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Quantifying the Uncertainties of a Bottom-up Emission Inventory of Anthropogenic Atmospheric Pollutants in China : Volume 10, Issue 11 (26/11/2010)

By Zhao, Y.

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Book Id: WPLBN0003975876
Format Type: PDF Article :
File Size: Pages 37
Reproduction Date: 2015

Title: Quantifying the Uncertainties of a Bottom-up Emission Inventory of Anthropogenic Atmospheric Pollutants in China : Volume 10, Issue 11 (26/11/2010)  
Author: Zhao, Y.
Volume: Vol. 10, Issue 11
Language: English
Subject: Science, Atmospheric, Chemistry
Collections: Periodicals: Journal and Magazine Collection (Contemporary), Copernicus GmbH
Publication Date:
Publisher: Copernicus Gmbh, Göttingen, Germany
Member Page: Copernicus Publications


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Mcelroy, M. B., Nielsen, C. P., Lei, Y., Hao, J., & Zhao, Y. (2010). Quantifying the Uncertainties of a Bottom-up Emission Inventory of Anthropogenic Atmospheric Pollutants in China : Volume 10, Issue 11 (26/11/2010). Retrieved from

Description: School of Engineering and Applied Sciences, Harvard University, Cambridge, MA 02138, USA. The uncertainties of a national, bottom-up inventory of Chinese emissions of anthropogenic SO2, NOx, and particulate matter (PM) of different size classes and carbonaceous species are comprehensively quantified, for the first time, using Monte Carlo simulation. The inventory is structured by seven dominant sectors: coal-fired electric power, cement, iron and steel, other industry (boiler combustion), other industry (non-combustion processes), transportation, and residential. For each parameter related to emission factors or activity-level calculations, the uncertainties, represented as probability distributions, are either statistically fitted using results of domestic field tests or, when these are lacking, estimated based on foreign or other domestic data. The uncertainties (i.e., 95% confidence intervals around the central estimates) of Chinese emissions of SO2, NOx, total PM, PM10, PM2.5, black carbon (BC), and organic carbon (OC) in 2005 are estimated to be −14%~12%, −10%~36%, −10%~36%, −12%~42% −16%~52%, −23%~130%, and −37%~117%, respectively. Variations at activity levels (e.g., energy consumption or industrial production) are not the main source of emission uncertainties. Due to narrow classification of source types, large sample sizes, and relatively high data quality, the coal-fired power sector is estimated to have the smallest emission uncertainties for all species except BC and OC. Due to poorer source classifications and a wider range of estimated emission factors, considerable uncertainties of NOx and PM emissions from cement production and boiler combustion in other industries are found. The probability distributions of emission factors for biomass burning, the largest source of BC and OC, are fitted based on very limited domestic field measurements, and special caution should thus be taken interpreting these emission uncertainties. Although Monte Carlo simulation yields narrowed estimates of uncertainties compared to previous bottom-up emission studies, the results are not always consistent with those derived from satellite observations. The results thus represent an incremental research advance; while the analysis provides current estimates of uncertainty to researchers investigating Chinese and global atmospheric transport and chemistry, it also identifies specific needs in data collection and analysis to improve on them. Strengthened quantification of emissions of the included species and other, closely associated ones – notably CO2, generated largely by the same processes and thus subject to many of the same parameter uncertainties – is essential not only for science but for the design of policies to redress critical atmospheric environmental hazards at local, regional, and global scales.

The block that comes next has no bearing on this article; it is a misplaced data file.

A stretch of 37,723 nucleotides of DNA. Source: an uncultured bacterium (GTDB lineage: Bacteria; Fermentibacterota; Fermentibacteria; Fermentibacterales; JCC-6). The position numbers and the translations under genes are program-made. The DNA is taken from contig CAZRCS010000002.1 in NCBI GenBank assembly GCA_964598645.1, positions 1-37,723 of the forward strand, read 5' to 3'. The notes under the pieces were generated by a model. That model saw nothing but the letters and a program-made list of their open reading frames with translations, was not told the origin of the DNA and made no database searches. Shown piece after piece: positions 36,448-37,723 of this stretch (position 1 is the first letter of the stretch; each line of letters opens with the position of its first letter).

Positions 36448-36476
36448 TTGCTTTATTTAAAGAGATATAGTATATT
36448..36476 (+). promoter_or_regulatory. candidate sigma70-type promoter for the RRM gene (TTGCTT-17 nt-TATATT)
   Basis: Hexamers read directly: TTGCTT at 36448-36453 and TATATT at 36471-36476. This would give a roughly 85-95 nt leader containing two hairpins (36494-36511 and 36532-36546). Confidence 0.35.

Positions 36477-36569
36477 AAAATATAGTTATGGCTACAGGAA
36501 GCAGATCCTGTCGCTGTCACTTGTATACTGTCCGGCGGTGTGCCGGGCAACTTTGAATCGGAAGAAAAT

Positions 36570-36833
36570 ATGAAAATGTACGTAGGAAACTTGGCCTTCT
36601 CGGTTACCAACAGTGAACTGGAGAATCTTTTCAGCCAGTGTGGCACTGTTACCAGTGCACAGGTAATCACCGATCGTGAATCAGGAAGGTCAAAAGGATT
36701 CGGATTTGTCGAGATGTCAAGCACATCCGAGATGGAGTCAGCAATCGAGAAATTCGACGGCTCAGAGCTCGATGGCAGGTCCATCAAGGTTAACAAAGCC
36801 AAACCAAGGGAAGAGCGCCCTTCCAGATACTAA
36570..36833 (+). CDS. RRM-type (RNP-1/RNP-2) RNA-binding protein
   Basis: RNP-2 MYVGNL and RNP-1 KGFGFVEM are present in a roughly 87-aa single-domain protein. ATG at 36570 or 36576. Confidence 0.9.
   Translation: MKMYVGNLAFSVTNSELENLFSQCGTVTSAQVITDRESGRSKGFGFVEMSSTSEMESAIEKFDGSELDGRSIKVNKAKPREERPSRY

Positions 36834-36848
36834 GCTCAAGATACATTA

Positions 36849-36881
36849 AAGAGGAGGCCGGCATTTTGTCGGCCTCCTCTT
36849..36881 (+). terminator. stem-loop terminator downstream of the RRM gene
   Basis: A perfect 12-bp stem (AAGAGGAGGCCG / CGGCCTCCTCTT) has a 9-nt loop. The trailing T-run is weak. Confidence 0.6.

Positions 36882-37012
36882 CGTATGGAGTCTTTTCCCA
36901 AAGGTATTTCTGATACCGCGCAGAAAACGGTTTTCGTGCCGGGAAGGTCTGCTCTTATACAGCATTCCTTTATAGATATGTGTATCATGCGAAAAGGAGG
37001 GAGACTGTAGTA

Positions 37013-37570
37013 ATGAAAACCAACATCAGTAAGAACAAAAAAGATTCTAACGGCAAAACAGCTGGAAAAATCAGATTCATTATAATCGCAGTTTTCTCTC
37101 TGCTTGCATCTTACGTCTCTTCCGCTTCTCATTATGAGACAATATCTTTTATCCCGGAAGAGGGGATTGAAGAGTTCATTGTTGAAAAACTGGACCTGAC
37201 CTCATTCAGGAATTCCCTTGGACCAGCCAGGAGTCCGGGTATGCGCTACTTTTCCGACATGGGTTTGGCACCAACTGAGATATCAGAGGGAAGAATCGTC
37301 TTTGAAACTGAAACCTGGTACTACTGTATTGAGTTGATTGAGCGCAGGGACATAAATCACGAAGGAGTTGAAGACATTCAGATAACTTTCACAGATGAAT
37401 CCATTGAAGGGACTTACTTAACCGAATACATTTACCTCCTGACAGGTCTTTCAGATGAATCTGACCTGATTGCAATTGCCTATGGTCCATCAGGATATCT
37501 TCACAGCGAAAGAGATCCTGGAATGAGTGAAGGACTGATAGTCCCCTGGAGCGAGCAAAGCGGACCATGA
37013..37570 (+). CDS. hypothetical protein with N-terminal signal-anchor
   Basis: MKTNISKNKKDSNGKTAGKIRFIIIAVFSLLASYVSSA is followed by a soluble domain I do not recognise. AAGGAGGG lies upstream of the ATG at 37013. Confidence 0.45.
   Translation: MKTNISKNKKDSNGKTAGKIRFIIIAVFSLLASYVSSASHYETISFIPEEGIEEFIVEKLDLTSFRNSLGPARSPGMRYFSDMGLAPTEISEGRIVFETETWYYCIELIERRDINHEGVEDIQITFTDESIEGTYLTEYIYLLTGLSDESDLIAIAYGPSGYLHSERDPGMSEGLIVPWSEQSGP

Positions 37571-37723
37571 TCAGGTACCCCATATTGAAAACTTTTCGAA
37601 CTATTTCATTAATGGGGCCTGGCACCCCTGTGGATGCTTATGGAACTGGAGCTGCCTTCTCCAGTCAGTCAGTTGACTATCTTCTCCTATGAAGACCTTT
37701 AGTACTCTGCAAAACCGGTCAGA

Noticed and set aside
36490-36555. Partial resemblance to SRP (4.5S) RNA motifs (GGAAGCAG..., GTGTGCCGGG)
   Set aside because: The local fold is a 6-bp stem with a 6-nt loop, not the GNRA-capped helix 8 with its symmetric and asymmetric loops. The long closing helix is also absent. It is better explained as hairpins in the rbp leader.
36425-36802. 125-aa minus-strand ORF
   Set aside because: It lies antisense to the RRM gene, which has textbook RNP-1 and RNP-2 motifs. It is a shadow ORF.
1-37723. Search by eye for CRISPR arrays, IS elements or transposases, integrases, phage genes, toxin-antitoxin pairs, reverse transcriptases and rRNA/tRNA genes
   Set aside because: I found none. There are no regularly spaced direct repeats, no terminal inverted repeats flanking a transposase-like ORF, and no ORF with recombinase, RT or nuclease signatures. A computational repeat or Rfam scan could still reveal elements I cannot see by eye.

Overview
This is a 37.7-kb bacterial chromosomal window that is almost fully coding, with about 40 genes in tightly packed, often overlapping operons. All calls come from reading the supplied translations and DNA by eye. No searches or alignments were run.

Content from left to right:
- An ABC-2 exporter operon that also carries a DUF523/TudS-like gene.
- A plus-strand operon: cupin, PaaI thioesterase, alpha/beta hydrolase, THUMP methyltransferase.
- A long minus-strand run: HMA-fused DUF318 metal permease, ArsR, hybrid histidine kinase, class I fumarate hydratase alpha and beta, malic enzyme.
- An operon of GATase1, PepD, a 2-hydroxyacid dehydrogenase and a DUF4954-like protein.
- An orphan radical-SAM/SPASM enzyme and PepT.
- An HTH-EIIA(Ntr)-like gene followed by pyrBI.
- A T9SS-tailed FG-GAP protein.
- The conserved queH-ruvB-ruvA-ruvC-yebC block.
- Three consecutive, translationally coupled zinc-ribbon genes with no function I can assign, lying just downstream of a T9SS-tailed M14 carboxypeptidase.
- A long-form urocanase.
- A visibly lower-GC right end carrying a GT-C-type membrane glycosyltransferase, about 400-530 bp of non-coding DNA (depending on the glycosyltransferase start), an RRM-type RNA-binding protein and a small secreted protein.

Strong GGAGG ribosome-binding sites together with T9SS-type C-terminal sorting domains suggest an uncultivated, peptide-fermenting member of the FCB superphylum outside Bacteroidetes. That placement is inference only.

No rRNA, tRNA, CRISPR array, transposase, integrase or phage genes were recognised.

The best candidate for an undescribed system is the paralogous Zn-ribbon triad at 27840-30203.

Quantifying the uncertainties of a bottom-up emission inventory of anthropogenic atmospheric pollutants in China

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